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  • 1.
    Areljung, Sofie
    et al.
    Umeå universitet, Teknisk-naturvetenskapliga fakulteten, Institutionen för naturvetenskapernas och matematikens didaktik. Umeå universitet, Samhällsvetenskapliga fakulteten, Umeå centrum för genusstudier (UCGS).
    Ottander, Christina
    Umeå universitet, Teknisk-naturvetenskapliga fakulteten, Institutionen för naturvetenskapernas och matematikens didaktik.
    Due, Karin
    Umeå universitet, Teknisk-naturvetenskapliga fakulteten, Institutionen för naturvetenskapernas och matematikens didaktik.
    "Drawing the leaves anyway": teachers embracing children's different ways of knowing in preschool science practice2017Inngår i: Research in science education, ISSN 0157-244X, E-ISSN 1573-1898, Vol. 47, nr 6, s. 1173-1192Artikkel i tidsskrift (Fagfellevurdert)
    Abstract [en]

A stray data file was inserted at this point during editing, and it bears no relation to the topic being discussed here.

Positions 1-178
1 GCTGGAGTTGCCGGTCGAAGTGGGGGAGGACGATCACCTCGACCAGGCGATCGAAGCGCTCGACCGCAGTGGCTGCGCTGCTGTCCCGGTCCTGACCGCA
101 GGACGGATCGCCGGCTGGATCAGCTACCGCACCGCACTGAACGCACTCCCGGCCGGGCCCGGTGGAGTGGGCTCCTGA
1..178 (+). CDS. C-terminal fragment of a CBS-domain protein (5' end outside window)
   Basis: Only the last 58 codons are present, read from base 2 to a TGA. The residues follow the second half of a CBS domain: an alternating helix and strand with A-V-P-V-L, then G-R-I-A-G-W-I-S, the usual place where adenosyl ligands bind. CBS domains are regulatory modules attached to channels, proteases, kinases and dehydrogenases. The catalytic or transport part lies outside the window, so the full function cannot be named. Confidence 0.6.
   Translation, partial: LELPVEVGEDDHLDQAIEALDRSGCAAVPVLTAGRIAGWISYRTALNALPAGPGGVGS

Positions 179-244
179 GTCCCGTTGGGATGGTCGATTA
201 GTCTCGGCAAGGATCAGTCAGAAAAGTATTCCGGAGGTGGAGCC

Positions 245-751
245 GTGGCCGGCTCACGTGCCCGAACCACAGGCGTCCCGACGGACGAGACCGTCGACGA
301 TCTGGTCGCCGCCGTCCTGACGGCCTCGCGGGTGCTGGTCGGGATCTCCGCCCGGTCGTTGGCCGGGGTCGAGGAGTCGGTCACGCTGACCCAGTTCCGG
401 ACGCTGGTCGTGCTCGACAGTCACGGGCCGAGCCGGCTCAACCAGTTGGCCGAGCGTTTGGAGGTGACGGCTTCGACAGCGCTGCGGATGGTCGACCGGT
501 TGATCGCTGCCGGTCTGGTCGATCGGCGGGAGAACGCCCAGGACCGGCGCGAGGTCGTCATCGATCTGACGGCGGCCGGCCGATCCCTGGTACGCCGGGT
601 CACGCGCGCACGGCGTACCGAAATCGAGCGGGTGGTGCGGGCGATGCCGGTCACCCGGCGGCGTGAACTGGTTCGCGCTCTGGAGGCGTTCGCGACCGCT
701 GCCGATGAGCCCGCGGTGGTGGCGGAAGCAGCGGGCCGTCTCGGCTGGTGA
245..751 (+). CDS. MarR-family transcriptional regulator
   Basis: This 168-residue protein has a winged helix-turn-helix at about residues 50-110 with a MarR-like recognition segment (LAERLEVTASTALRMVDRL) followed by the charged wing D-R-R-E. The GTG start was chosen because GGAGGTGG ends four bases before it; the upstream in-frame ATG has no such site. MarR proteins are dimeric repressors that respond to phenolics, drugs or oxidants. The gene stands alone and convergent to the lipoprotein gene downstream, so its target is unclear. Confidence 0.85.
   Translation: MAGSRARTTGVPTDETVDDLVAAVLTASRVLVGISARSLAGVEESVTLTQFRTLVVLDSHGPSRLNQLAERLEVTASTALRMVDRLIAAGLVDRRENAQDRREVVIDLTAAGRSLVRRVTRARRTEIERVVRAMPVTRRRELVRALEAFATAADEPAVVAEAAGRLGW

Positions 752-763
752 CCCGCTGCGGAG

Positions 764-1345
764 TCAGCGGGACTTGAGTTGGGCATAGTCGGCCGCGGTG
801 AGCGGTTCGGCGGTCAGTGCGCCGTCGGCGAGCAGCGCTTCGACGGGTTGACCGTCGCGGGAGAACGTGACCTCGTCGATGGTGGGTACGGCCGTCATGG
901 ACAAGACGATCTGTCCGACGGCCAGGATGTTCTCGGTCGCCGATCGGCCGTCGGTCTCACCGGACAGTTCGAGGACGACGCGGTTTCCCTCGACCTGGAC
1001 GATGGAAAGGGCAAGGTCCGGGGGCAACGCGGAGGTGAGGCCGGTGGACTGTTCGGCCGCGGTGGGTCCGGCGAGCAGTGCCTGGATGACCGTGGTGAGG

This study explores if and how teachers combine practices of science and of preschool (children 1–5 years old) into preschool science practice. Views of knowing may differ between science practices, traditionally associated with masculinity and rationality, and preschool practices, traditionally associated with femininity and caring. Recognising this, wehave chosen to focus on how teachers’ talk constructs and relates to possible ways of gaining knowledge and reaching explanations of phenomena in preschool science. The analysis buildson two concept pairs often associated with gender as well as knowing: objective-subjective and logical-intuitive. The analysed material consists of 11 group interviews where preschool teachers talk about activities concerning science content. Our results show that several ways of knowing are possible in work with science content in preschool. These include ways of knowing more associated with subjectivity, such as ‘individual liking’ and ‘whole-body perception’, as well as more associated with objectivity, such as ‘noticing differences and similarities’. Furthermore, the results show that the teachers’ talk moves readily between possibilities associated with femininity (subjective and intuitive) and masculinity (objective and logical). This indicates that the teachers in this study have found ways to handle science in preschool that goes against presumed tensions between science and preschool practices. The results contribute to more nuanced ways of describing and thinking about science in preschool and pave the way for further development of science education in early childhood education.